Starting your teaching career is overwhelming. There’s calming your own first day of school jitters, organizing your classroom and planning lessons. But, a tremendous source of stress comes from deciding how to set up your short and long term finances. How do you live off your paycheck? Can you really plan for summers off? Why is there so much pressure to plan your retirement now?
It’s a lot to digest and figure out—but take a deep breath because living frugally isn’t the only way to survive. Here are five easy ways to get a handle on your finances now—with peace of mind that your future will be abundant . . .
1. Understand all your retirement options.
“While it sounds counterintuitive to think about planning for retirement as a first-year teacher—you’re essentially setting yourself up for financial freedom in the long run,” explains Ashley Feinstein, financial expert and founder of The Fiscal Femme. “Plus, many plans include great tax advantages that allow your money to grow tax-free.”
While every state’s offerings will vary, knowledge is power. Here’s what to expect:
Pension Plan: With most public service jobs, a certain percentage of your salary is automatically contributed to a pension. At retirement, you earn a salary from it for your lifetime. “Pensions are defined benefits plans which means that you will know exactly how much you’ll be earning in retirement from the plan—no matter what happens with the market,” explains Feinstein. It’s also important to note that every state has different requirements to qualify. You can read more about your specific state here.
403(b), 401(k) or IRA Plans: If the pension in your state isn’t great or you’re not sure if you’ll still be teaching come retirement age—your school may also offer a 403(b) or 401(k) option. “You determine how much to contribute per paycheck—typically as a percentage of your income—and that money is invested tax-free until retirement,” explains Feinstein. “Separate from your work-sponsored plans, you could invest in an Individual Retirement Account (IRA). Your earnings in vary based on how your investments perform.”
2. Plan an annual budget.
A teacher budget often looks different from other professions because many teachers are only paid 9 or 10 months a year. And even if your paycheck is prorated for the entire school year, you’ll want to account for things like classroom spending and any income from sideline or summer jobs.
“Figure out how much you plan to earn over the next year,” recommends Feinstein. “Then take the number that actually hits your bank account—after taxes and other various deductions. This is what you have available for your financial goals and lifestyle.” Then look at each of your expenses on an annual basis. Picking up breakfast twice a week for $10 a pop? That’s $1040 a year.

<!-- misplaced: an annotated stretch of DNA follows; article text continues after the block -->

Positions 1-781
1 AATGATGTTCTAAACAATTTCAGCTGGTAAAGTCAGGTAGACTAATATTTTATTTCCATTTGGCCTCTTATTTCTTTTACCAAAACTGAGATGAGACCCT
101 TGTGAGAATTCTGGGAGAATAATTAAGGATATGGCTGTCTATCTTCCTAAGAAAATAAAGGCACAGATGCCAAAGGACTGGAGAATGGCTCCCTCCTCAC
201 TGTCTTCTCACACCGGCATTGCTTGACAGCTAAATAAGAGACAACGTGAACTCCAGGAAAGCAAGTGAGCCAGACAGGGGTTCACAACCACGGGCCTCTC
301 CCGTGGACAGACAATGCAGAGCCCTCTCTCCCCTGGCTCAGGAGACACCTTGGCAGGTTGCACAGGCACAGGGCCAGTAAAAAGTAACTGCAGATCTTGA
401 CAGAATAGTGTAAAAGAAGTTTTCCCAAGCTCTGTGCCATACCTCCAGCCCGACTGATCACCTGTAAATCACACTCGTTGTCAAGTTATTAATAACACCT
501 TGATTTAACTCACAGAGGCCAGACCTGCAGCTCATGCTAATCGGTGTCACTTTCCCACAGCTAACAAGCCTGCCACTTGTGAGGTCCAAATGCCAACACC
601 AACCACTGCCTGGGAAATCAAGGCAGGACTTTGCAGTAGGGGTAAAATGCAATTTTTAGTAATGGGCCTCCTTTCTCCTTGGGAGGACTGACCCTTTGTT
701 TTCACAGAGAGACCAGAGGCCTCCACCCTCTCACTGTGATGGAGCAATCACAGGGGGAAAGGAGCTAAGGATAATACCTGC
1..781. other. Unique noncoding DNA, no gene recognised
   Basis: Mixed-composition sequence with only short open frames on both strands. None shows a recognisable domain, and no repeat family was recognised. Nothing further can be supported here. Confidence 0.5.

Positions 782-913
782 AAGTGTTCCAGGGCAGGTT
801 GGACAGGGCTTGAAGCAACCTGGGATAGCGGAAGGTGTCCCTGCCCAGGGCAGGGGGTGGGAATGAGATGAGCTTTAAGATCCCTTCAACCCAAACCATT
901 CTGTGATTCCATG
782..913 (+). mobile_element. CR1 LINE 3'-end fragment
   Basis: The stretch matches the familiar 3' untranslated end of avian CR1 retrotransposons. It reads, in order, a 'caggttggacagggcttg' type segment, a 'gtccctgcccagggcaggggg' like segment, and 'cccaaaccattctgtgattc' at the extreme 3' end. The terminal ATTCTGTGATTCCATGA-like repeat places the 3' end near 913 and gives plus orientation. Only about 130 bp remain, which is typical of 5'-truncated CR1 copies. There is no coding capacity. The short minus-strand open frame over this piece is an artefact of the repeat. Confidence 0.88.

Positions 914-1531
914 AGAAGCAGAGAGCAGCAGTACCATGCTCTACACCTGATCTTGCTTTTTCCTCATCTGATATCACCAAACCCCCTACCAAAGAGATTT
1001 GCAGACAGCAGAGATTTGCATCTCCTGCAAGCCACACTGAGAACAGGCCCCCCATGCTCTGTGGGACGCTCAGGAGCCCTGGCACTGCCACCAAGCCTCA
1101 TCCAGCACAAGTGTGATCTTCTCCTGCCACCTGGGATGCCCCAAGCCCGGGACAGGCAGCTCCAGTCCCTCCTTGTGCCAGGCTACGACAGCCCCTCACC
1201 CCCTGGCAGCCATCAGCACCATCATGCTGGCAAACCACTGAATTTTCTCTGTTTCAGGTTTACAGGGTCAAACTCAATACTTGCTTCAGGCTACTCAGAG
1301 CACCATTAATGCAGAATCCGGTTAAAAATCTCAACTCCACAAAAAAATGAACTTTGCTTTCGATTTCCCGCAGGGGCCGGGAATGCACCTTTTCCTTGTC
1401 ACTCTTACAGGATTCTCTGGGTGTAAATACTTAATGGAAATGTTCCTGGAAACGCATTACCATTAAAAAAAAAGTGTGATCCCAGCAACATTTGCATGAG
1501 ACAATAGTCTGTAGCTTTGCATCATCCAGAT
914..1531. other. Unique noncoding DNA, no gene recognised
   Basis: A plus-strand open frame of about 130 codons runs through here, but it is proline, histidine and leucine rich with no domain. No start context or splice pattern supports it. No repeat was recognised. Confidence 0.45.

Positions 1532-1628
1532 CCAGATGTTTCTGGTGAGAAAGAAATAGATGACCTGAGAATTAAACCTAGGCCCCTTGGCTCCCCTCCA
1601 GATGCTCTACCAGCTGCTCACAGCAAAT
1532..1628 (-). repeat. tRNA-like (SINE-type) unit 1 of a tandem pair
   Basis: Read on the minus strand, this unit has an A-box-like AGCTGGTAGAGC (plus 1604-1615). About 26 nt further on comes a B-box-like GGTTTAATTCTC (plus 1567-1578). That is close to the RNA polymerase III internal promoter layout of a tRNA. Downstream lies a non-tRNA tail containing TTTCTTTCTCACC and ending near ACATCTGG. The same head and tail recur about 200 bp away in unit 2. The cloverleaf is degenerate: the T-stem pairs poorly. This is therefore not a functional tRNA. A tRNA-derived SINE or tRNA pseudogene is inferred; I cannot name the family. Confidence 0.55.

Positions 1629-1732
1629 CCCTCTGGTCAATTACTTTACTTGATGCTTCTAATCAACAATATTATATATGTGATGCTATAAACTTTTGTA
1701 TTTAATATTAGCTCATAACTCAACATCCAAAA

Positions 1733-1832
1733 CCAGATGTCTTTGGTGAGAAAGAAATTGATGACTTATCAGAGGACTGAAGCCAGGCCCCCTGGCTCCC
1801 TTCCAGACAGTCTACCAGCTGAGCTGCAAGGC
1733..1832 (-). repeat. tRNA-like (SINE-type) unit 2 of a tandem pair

After you do this for everything from your cable bill to your weekly date nights, you’ll have a clear picture of where you can adjust!
3. Pay yourself.
Typically, you earn money, live your life and have every intention to save anything that’s leftover come the end of the month. Funny how it never works out that way—even when you get a raise.
“Once you look at your year of spending and earning, it’s important to make paying yourself the priority,” says Feinstein. “Set up an automatic transfer to your savings account. If you don’t think you have enough money to do that, start small. Set up a transfer for $5 per week. In a few weeks, check back in. Did you miss that $5? If not, up the ante!”
This way, when you want to plan that fab trip over winter break, it seamlessly comes out of your budget without sacrificing anything else.
4. Explore student loan forgiveness options.
Teachers with federal loans are great candidates for Public Service Student Loan Forgiveness. This program erases all federal student loans after 10 years of teaching if you’re on an eligible repayment plan and make 120 certified payments. Now, private student loans won’t qualify for forgiveness, but can be refinanced at a lower interest rate—saving you thousands over the life of the loan.
5. Give your money some love.
Make it a priority to check on your money goals. “I recommend creating time every two weeks for a ‘money party,’” says Feinstein. “You’ll look at how your spending went over the last two weeks, check in on your goals and tackle any financial to-dos. You might have been putting off calling your bank to negotiate away a fee or cancelling a subscription you no longer use. Your money party is the perfect time to deal with these tasks.”
And make it fun! Put on some music, sip your favorite beverage and reward yourself when you’re done.
Veteran teachers, what would you add to the list? What financial realities do you wish you had known as a new teacher?